If you’re not getting the grades you want in school, you may think it’s because you’re
not putting in enough effort. After all, working harder should yield better
results, right? For many students, the issue isn’t actually
a lack of effort. Rather, it’s the way most pre-med and medical
students study that is highly ineffective and ultimately holding them back. We’ll separate fact from fiction, explore
the scientific research, and give you actionable advice that you can follow. Dr. Jubbal, As an MCAT and USMLE tutor, I’ve seen first-hand
how impactful it can be for a student to make the switch from commonly-used, ineffective
study methods to evidence-based, effective study methods. Ultimately, you’ve probably heard others suggest a variety of study methods, some of
which are contradictory to one another. For that reason, it’s important to practice
some judgment and critical thinking of your own when sifting through advice. I like to look at a few key elements. First, is the information I’m receiving
backed by evidence? That being said, not all evidence is created
equal, and I’ve even gone over how you can assess the strength of a research study in
a previous video. Additionally, not every question you have
has been addressed with sound scientific research. So if your question isn’t adequately addressed
by the scientific research, you’ll need to keep in mind some other factors. Which bring us to the second point: credentials. I don’t mean the person needs a PhD or an
MD after their name, although that certainly helps. If the person giving advice wasn’t able
to achieve the results themselves that they are promising you, then where is their authority
on the matter? I personally scored in the 99.9th percentile
on my MCAT, or the 100th percentile for the statistically illiterate, and I hit the high
260s on my USMLE. And third, what is the potential upside and
downside from following the advice? I’m unlikely to eat mysterious foods or
take radical supplements because there is potentially a large downside with relatively
limited upside. However, I’m more willing to experiment
with my own study methods or productivity strategies since the downside would be relatively
limited. That being said, I wouldn’t start a new
sleep routine just one week before my MCAT, as that is higher risk. In investing, we call this phenomenon asymmetric
risk – you want to take risks when the potential upside or gain is significantly larger than
the potential downside or loss. Knowing that, let’s dive into the five most
common mistakes students make while studying. The first mistake is misunderstanding the
utility and balance of comprehension and memorization. Recently, there seems to be an attack on memorization,
with the idea that comprehension and understanding is all you need. This is idiotic advice that does more harm
than good. Like most things in life, the truth is somewhere
in the middle. In certain subjects, particularly medicine,
memorization actually becomes increasingly important. Comprehension and memorization are not an
either-or proposition. You need to use both in harmony to ultimately
get the best grades and be the best doctor. On one end of the spectrum, you have students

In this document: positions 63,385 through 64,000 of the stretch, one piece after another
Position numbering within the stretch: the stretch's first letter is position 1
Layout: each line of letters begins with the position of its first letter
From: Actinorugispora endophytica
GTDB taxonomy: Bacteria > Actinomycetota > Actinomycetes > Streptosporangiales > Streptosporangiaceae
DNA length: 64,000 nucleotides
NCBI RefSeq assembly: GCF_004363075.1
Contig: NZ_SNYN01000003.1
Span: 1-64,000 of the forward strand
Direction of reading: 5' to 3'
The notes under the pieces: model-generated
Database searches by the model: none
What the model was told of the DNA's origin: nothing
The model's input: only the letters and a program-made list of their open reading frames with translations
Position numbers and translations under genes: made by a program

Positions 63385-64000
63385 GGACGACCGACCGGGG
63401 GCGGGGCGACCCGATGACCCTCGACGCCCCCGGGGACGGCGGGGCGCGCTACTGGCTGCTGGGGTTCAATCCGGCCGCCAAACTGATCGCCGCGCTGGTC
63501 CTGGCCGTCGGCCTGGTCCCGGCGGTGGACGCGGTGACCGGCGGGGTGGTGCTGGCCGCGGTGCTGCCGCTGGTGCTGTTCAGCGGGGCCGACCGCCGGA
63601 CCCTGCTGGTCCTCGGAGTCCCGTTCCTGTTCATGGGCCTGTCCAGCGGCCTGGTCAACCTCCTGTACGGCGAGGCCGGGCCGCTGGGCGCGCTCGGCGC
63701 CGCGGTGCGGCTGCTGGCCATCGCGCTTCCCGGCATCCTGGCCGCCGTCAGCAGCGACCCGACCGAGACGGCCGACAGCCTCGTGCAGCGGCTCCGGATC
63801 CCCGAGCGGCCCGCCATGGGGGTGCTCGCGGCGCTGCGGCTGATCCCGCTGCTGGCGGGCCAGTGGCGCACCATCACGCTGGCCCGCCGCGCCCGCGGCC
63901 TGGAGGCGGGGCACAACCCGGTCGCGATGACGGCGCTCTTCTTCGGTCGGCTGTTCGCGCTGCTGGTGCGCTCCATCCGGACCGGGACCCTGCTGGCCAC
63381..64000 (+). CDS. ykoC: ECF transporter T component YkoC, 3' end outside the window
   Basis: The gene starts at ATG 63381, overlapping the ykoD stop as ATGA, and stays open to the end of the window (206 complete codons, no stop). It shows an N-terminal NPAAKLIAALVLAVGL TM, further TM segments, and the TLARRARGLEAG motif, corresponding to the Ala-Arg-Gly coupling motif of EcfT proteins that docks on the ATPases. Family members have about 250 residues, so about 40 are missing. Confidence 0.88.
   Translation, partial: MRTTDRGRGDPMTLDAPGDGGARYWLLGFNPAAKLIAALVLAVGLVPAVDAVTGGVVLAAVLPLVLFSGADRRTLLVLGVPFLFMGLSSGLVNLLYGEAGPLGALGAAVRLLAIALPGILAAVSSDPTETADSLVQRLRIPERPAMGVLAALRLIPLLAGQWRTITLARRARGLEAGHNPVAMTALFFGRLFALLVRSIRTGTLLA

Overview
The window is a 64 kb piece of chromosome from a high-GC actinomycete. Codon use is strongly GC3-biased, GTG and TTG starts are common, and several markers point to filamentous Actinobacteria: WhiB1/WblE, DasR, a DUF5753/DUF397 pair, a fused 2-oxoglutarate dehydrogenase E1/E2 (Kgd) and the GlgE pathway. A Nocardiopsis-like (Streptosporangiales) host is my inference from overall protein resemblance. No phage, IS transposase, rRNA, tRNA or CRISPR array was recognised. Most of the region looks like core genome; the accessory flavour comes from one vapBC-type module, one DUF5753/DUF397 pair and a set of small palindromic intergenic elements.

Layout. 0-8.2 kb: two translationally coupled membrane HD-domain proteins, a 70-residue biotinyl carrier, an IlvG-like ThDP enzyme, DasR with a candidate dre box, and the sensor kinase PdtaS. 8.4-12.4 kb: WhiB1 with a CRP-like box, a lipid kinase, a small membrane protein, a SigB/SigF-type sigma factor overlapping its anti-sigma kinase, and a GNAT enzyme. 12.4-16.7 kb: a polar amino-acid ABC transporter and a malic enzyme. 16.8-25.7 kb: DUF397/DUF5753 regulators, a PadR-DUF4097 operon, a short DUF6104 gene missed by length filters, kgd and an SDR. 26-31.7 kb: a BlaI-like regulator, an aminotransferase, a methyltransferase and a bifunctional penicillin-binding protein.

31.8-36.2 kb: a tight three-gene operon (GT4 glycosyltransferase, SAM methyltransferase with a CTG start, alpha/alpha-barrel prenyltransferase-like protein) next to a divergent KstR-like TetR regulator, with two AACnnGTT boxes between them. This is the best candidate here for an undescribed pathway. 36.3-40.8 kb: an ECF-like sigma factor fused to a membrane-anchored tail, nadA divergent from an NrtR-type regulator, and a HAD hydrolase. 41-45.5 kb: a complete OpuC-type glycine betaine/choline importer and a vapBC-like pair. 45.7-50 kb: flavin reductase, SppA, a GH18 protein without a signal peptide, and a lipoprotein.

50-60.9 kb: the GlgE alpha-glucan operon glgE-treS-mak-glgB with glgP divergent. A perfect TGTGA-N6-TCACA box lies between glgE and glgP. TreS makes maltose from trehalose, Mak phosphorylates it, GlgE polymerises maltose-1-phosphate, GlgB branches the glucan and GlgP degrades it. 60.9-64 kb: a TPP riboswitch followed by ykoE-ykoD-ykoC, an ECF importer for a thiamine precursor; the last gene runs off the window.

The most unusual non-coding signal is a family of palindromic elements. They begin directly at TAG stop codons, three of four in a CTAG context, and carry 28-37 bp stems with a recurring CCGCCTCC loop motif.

who try to create flashcards and memorize every single fact. These students need to focus more on creating
a mental scaffolding of comprehension before they start filling in the small details. On the other end of the spectrum, self proclaimed
study experts say memorizing is bad and not to use flashcards, pushing a silly agenda
that by simply understanding the concepts deeply, you’ll never have to memorize a
fact again. That’s a load of bull honkey and more marketing
ploy than substance. Sure, in cardiology, having an understanding
of pressure-volume loops and basic fluid dynamics is foundational, and trying to memorize these
relationships rather than understand them will prove detrimental. This is why so many students find cardiology
particularly challenging – it’s heavy on concepts. On the other end of the spectrum, anatomy
is heavy on memorization. Understanding the relation and functions of
different body parts helps in memorizing important information, but at the end of the day, using
a mnemonic device to memorize the branches of the external carotid will take you much
farther than simply trying to understand it. Prior to starting plastic surgery residency,
I spent a year teaching anatomy to first and second year medical students. I also spent considerable time tutoring students for both USMLE Step 1 and Step 2. I found that different students require different
approaches, as do different subjects. For anatomy, students benefited most from
learning memory tricks and mnemonics. Comprehension could only take them so far. For students struggling with renal or cardiology,
we had to focus more on comprehension, as memorizing facts without a solid foundation
has little utility. I’ve covered additional details in how to
balance memorization and comprehension in a previous video. Now I’m guilty of this next one. Back in college, I often studied by re-reading
my notes, which is terribly inefficient. By re-reading notes or re-listening to a lecture,
you’re spending most of the time hearing things you already know,. That time would be better spent (1) applying
your new knowledge with spaced repetition to improve memory consolidation, (2) challenging
the newfound knowledge with practice questions, or (3) learning about it from a different
angle to address inconsistencies or holes in your understanding. Don’t worry about making sure you heard
every single last word. You can still set the curve and have top marks
if you miss a small detail here or there. For the MCAT and USMLE, students often brag
about how many “passes” they’ve done through their prep books, such as First Aid. There’s nothing wrong with referencing the
text when you see a gap in your knowledge, but reading the whole thing cover to cover
multiple times is a perfect example of the law of diminishing returns in action. This next mistake is a perfect summation of the previous two. Students have pride in how rapidly they listened